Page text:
The Journal of Neuroscience : The Official Journal of the Society for Neuroscience 08/2015; 35(33):11694-11706. DOI:10.1523/JNEUROSCI.0903-15.2015 · 6.34 Impact Factor
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    • "The glutamate N-methyl-D-aspartate (NMDA) receptor antagonist ketamine has shown rapid antidepressant effects (e.g. within 24 h) in patients with treatment-resistant MDD (TRD) (Zarate et al. 2006; Mathew et al. 2012; Murrough, 2012; Murrough et al. 2013a, b, Lapidus et al. 2014; Wan et al. 2014) and bipolar depression (Diazgranados et al. 2010a, b, Zarate et al. 2012). Ketamine's rapid onset of therapeutic action makes it a potentially attractive therapeutic candidate for patients who require rapid treatment for suicidal thinking. "
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    ABSTRACT: Suicide is a devastating public health problem and very few biological treatments have been found to be effective for quickly reducing the intensity of suicidal ideation (SI). We have previously shown that a single dose of ketamine, a glutamate N-methyl-d-aspartate (NMDA) receptor antagonist, is associated with a rapid reduction in depressive symptom severity and SI in patients with treatment-resistant depression. We conducted a randomized, controlled trial of ketamine in patients with mood and anxiety spectrum disorders who presented with clinically significant SI (n = 24). Patients received a single infusion of ketamine or midazolam (as an active placebo) in addition to standard of care. SI measured using the Beck Scale for Suicidal Ideation (BSI) 24 h post-treatment represented the primary outcome. Secondary outcomes included the Montgomery-Asberg Depression Rating Scale - Suicidal Ideation (MADRS-SI) score at 24 h and additional measures beyond the 24-h time-point. The intervention was well tolerated and no dropouts occurred during the primary 7-day assessment period. BSI score was not different between the treatment groups at 24 h (p = 0.32); however, a significant difference emerged at 48 h (p = 0.047). MADRS-SI score was lower in the ketamine group compared to midazolam group at 24 h (p = 0.05). The treatment effect was no longer significant at the end of the 7-day assessment period. The current findings provide initial support for the safety and tolerability of ketamine as an intervention for SI in patients who are at elevated risk for suicidal behavior. Larger, well-powered studies are warranted.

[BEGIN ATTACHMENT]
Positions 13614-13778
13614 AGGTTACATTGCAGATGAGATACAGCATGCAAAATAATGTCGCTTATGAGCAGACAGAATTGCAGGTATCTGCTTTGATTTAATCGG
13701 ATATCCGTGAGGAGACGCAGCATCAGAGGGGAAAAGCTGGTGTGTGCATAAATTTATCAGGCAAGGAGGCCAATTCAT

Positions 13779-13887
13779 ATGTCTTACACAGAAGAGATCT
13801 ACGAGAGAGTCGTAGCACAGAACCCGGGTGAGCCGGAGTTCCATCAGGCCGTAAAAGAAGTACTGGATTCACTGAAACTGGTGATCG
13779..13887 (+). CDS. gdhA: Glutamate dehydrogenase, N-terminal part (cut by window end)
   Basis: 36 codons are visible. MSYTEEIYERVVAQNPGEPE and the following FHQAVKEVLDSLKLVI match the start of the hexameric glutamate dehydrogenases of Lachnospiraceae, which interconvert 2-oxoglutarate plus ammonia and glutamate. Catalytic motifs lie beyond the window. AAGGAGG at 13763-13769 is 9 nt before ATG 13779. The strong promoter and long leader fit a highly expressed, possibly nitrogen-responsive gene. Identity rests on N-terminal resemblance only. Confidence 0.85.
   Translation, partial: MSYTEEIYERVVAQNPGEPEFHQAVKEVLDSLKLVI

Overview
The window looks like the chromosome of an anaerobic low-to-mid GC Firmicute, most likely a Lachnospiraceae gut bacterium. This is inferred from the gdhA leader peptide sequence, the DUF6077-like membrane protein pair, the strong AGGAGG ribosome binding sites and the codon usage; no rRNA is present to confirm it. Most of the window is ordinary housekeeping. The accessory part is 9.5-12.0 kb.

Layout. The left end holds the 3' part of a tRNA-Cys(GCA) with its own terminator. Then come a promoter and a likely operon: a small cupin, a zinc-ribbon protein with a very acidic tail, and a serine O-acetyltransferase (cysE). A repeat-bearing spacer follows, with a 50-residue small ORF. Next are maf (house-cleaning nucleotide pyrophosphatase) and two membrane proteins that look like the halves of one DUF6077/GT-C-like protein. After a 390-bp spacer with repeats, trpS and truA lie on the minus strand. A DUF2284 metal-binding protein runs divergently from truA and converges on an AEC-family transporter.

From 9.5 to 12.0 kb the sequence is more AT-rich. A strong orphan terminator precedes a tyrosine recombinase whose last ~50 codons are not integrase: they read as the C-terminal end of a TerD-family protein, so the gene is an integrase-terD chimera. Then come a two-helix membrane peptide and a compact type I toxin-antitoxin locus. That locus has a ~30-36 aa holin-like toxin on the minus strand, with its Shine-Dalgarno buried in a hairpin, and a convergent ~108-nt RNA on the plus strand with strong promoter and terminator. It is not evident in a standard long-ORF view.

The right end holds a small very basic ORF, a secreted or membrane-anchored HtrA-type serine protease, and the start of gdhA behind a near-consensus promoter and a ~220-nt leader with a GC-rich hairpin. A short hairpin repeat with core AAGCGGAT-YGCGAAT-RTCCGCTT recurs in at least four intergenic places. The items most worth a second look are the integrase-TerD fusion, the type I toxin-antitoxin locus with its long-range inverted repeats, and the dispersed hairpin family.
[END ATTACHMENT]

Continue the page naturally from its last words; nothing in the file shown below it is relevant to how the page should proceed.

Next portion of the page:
Psychological Medicine 08/2015; DOI:10.1017/S0033291715001506 · 5.94 Impact Factor
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    • "However, ketamine-treated patients experienced dissociative side effects during the first 2 h post-infusion. A subsequent trial demonstrated ketamine's effectiveness in treatment-resistant MDD, which is defined as inadequate response to more than two antidepressants (Zarate et al., 2006). However, a single ketamine infusion was not long-lasting, with 35% of patients maintaining a significant antidepressant response for up to 1 week. "
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    ABSTRACT: A debilitating mental disorder, major depressive disorder is a leading cause of global disease burden. Existing antidepressant drugs are not adequate for the majority of depressed patients, and large clinical studies have demonstrated their limited efficacy and slow response onset. Growing evidence of low-dose ketamine's rapid and potent antidepressant effects offers strong potential for future antidepressant agents. However, ketamine has considerable drawbacks such as its abuse potential, psychomimetic effects, and increased oxidative stress in the brain, thus limiting its widespread clinical use. To develop superior antidepressant drugs, it is crucial to better understand ketamine's antidepressant mechanism of action. Recent preclinical studies indicate that ketamine's antidepressant mechanism involves mammalian target of rapamycin pathway activation and subsequent synaptogenesis in the prefrontal cortex, as well as glycogen synthase kinase-3 beta (GSK-3β) inactivation. Adjunct GSK-3β inhibitors, such as lithium, can enhance ketamine's efficacy by augmenting and prolonging its antidepressant effects. Given the potential for depressive relapses, lithium in addition to ketamine is a promising solution for this clinical issue.
    Frontiers in Neuroscience 08/2015; 9:249. DOI:10.3389/fnins.2015.00249 · 3.66 Impact Factor